Our President’s Retreat at Pine Knob (105 years ago)

By today’s standards, Teddy Roosevelt’s presidential retreat would be described as extremely primitive. Situated on a 15-acre parcel in theĀ Piedmont area of Virginia it was known as “Pine Knob,” and lacked indoor plumbing and electricity.

The amazing story of this “new” retreat first appeared in the Spring 1906 issue of American Carpenter and Builder. The article included photos about the new presidential retreat, built for president Theodore Roosevelt (26th president, 1901-1909).

Apparently, Pine Knob was close to the Virginia/West Virginia border, near Harrisonburg, Virginia. I’ve also included photos of the staff, and they were a pretty rugged looking group, and no one had matching uniforms. And where’s the Secret Service?

Actually, I think the security staff is comprised of the quadrupeds, otherwise known and described as bloodhounds.

I’ll bet the cell service out there was miserable. Oh wait, they didn’t have cell towers. In fact, the article below says they didn’t even have PHONE LINES.

Update! Mark Hardin found a contemporary website dedicated to preserving the history of this rustic retreat and found that the proper name as not Pine Knob, but Pine KNOT (which makes a lot more sense). Thanks, Mark!!

To learn more about life in the early 1900s, click here.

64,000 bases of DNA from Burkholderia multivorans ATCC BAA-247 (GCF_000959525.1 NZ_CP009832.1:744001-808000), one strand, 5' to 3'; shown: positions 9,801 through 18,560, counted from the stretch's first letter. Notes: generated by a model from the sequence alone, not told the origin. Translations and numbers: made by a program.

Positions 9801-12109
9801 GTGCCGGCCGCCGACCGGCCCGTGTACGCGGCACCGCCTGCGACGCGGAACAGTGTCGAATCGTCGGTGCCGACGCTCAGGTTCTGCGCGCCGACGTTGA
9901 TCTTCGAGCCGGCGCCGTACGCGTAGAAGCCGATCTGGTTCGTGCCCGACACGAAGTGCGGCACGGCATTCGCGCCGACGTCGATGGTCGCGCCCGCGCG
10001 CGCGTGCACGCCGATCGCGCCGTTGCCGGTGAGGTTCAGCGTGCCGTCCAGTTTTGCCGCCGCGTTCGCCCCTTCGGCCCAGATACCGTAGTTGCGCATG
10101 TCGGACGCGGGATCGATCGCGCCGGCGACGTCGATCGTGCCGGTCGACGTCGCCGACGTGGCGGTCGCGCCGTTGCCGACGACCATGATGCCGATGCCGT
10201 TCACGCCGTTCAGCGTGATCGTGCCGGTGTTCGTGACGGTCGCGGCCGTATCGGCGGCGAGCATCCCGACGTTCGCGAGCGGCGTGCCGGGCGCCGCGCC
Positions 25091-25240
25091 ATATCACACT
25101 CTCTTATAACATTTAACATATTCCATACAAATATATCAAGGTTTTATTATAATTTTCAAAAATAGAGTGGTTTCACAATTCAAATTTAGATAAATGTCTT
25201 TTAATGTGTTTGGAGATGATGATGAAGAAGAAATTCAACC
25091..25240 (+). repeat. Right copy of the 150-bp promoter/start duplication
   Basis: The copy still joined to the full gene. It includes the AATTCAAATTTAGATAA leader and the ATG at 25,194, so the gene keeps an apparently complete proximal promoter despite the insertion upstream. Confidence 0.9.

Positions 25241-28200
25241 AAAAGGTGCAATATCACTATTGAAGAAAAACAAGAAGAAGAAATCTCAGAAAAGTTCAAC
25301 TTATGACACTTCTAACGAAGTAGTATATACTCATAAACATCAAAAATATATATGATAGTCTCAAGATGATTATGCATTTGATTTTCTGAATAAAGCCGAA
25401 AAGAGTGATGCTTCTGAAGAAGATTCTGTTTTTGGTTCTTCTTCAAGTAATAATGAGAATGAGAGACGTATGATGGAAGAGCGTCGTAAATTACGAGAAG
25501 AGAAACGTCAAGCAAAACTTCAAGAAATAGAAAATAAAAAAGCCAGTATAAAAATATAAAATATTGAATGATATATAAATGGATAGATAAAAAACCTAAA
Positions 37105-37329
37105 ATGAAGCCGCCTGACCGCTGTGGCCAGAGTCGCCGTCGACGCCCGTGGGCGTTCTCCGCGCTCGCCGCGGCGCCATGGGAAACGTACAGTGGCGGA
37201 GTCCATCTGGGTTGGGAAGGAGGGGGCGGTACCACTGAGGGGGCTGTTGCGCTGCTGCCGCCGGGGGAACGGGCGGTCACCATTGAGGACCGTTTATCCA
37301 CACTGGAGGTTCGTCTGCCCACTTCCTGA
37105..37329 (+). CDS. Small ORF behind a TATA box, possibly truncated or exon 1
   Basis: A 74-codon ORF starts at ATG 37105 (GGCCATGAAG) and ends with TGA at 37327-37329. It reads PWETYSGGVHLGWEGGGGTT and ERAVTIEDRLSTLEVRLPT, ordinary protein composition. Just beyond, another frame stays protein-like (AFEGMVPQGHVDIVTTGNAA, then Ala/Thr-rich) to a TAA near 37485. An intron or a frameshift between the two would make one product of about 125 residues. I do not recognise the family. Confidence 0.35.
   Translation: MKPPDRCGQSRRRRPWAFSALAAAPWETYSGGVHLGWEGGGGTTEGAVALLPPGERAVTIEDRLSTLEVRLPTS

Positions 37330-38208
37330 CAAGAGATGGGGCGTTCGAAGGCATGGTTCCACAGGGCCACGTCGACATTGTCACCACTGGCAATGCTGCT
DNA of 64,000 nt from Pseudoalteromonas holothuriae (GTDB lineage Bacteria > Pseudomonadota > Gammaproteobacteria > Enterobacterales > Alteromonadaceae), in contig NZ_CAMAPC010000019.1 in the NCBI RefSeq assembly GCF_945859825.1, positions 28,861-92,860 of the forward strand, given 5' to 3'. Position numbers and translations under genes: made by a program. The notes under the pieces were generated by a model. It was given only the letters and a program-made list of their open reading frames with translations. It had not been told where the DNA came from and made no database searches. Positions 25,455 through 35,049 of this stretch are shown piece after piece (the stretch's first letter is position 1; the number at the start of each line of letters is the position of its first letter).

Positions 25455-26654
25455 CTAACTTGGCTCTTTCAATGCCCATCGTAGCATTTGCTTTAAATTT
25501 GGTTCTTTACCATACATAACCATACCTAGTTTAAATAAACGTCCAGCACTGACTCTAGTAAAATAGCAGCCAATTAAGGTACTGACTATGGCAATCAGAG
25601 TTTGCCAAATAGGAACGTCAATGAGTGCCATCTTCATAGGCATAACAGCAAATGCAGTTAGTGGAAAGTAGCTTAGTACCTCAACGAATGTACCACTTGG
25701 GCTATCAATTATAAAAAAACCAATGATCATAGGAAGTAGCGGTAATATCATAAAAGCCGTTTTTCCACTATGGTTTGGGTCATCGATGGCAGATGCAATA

To read about Addie Hoyt, click here.

To buy Rose’s book, click here.

To read part II of this piece (and see more photos), click here.

Exterior of the Presidential Retreat.

Exterior of the Presidential Retreat. I don't think this would have ever made the cover of "Homes Beautiful."

Interior of the retreat. Note the wood-burning stove.

Interior of the "retreat." Note the wood-burning stove and very primitive furnishings.

The staff is fairly rustic, too.

The staff is fairly rustic, too.

Close-up of the crew at Pine Knob

Close-up of the staff at Pine Knob

Another close-up

Another close-up

Last of three slices of the original photo.

Last of three slices of the original photo.

Original article as it appeared in the 1906 American Carpenter and Builder magazine.

Original article as it appeared in the 1906 American Carpenter and Builder magazine.

part 2 of the original article

part 2 of the original article

And part 3

And part 3

part 4

part 4

And I found this in the December 1905 New York Times.

Whos Kermit?

And I always thought Kermit was a made-up name for a frog!

Part II of this story is here.

To learn about Sears Homes, click here.

To buy Rose’s book, click here.

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2 Comments

  1. Debbie

    That one guy looks like he is holding a puppy.

  2. Marilyn Branch-Mitchell

    I stumbled upon your postings and was fascinated by the info on the Sears homes and even more so by the story of your Great-great Aunt Addie.

    The excerpt from the NY Times and your comment about “Kermit” drew my attention because my father’s name was Kermit Lowell Branch. He was born in 1908, and I was always told that he was named after Kermit Roosevelt. I in turn, grew up wondering why a frog had been named after my father!

    Another coincidence…we live in central Virginia!